12 Days of WWE’s Best: Everything About Mae Young Classic 2


Today on my list of WWE’s Best of 2018, WWE’s second annual Mae Young Classic tournament reminded us of the depth and unbelievable talent of women’s wrestling around the world and the tremendous amount of passion we have for it.

Since its inception last summer, WWE’s all-women’s Mae Young Classic tournament had all the potential in the world to showcase the vast amount of talent and character that the realm of women’s wrestling has to offer outside of the WWE.

Here we are, a couple of months after of the finale of Mae Young Classic 2, culminating in a match against Toni Storm and Io Shirai at the first all-women’s pay-per-view Evolution, and that’s exactly what WWE has turn the Mae Young Classic into – the perfect opportunity to celebrate the sheer greatness of women’s wrestling.

Mae Young Classic 2 turned it up a notch from last year’s competition, however.

Firstly, the roster on this tournament was absolutely unheard of, un-freakin’-real, from the extreme swag that is Aerial Monroe, to the unbridled, youthful enthusiasm of Toni Storm, Tegan Nox, and Xia Brookside, the ruthlessness and brutality of Mercedes Martinez, and the legend that is Meiko Satomura. This tournament was absolutely saturated with with such a wide range of talent.

Secondly, the commentary team on this tournament was some of the most passionate and excitable that I’ve heard in my entire career as a WWE fan. Michael Cole, Renee Young, and Hall of Famer Beth Phoenix truly had a ball doing commentary on the MYC 2; it showed clearly by how expressive and how above-and-beyond the team was allowed to be in their comments.

I don’t have to go into how Renee Young made her own waves this year by becoming the first woman appointed full-time to Raw commentary, but her appearance on commentary in the Mae Young Classic honestly was most important to me.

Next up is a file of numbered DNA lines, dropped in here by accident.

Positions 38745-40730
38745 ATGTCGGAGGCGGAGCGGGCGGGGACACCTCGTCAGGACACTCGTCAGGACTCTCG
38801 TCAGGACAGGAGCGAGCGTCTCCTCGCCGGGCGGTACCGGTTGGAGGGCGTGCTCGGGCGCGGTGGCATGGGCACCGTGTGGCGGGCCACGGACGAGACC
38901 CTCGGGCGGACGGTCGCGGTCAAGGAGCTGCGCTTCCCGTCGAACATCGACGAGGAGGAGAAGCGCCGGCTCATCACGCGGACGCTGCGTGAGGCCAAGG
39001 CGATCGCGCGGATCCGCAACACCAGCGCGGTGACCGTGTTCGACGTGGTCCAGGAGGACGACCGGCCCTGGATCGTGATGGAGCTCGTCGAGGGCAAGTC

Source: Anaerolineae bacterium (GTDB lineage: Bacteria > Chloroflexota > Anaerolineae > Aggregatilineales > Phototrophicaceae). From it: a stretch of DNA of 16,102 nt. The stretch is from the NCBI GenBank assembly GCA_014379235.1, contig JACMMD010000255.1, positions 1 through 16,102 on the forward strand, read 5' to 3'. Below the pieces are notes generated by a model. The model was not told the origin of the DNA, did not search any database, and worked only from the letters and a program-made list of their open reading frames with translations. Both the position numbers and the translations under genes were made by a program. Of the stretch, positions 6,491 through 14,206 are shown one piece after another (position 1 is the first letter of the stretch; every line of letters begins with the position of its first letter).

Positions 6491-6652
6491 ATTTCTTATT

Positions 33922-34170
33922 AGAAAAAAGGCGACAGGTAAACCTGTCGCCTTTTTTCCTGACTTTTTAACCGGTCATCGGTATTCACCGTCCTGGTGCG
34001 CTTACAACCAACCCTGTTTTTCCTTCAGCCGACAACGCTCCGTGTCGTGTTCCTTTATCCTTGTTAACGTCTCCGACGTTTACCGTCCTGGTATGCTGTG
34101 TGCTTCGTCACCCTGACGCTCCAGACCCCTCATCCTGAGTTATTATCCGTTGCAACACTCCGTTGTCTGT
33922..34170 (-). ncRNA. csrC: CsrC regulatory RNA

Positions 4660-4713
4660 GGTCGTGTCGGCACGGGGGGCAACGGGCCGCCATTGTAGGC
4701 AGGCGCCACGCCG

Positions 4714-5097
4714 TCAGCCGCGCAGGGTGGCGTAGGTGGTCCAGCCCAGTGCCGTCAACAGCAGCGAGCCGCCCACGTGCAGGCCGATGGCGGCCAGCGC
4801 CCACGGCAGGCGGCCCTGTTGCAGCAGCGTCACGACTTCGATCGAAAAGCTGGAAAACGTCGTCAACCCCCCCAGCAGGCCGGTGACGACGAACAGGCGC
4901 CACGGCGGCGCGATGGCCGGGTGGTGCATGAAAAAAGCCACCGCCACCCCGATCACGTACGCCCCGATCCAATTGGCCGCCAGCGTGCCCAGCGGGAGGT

Renee Young’s energy at MYC 2, plus all of the research and statistics she had ready to give all these women as much credit as she could (if I remember correctly, Hiroyo Matsumoto was her favorite to win) by and far proved that she had what it takes to light up a commentary panel.

As far as stand-out matches, ugh, jeez… can I say all of them?

For real though – I’d say one of the highlights for me was the match against Meiko Satomura and Lacey Lane in the Quartfinals, mostly because it was such a testament now only the spectrum of styles included on this card (which I’ve said a thousand times by now), but it was a match between two women with vastly different styles who played off the other’s and played into each other’s so cohesively that they both made each other look like complete experts.

That is of course not to say they aren’t, but needless to say, wrestling is equal parts how good you look and how good you make your opponent. You gave these women an opportunity to empower themselves and empower one another, so that’s exactly what they did.

Next. Relive Our Mae Young Classic 2 Round Table. dark

Here’s hoping that the 2019 addition of the Mae Young Classic finds even bigger and better ways to celebrate the wonderful world of women’s wrestling.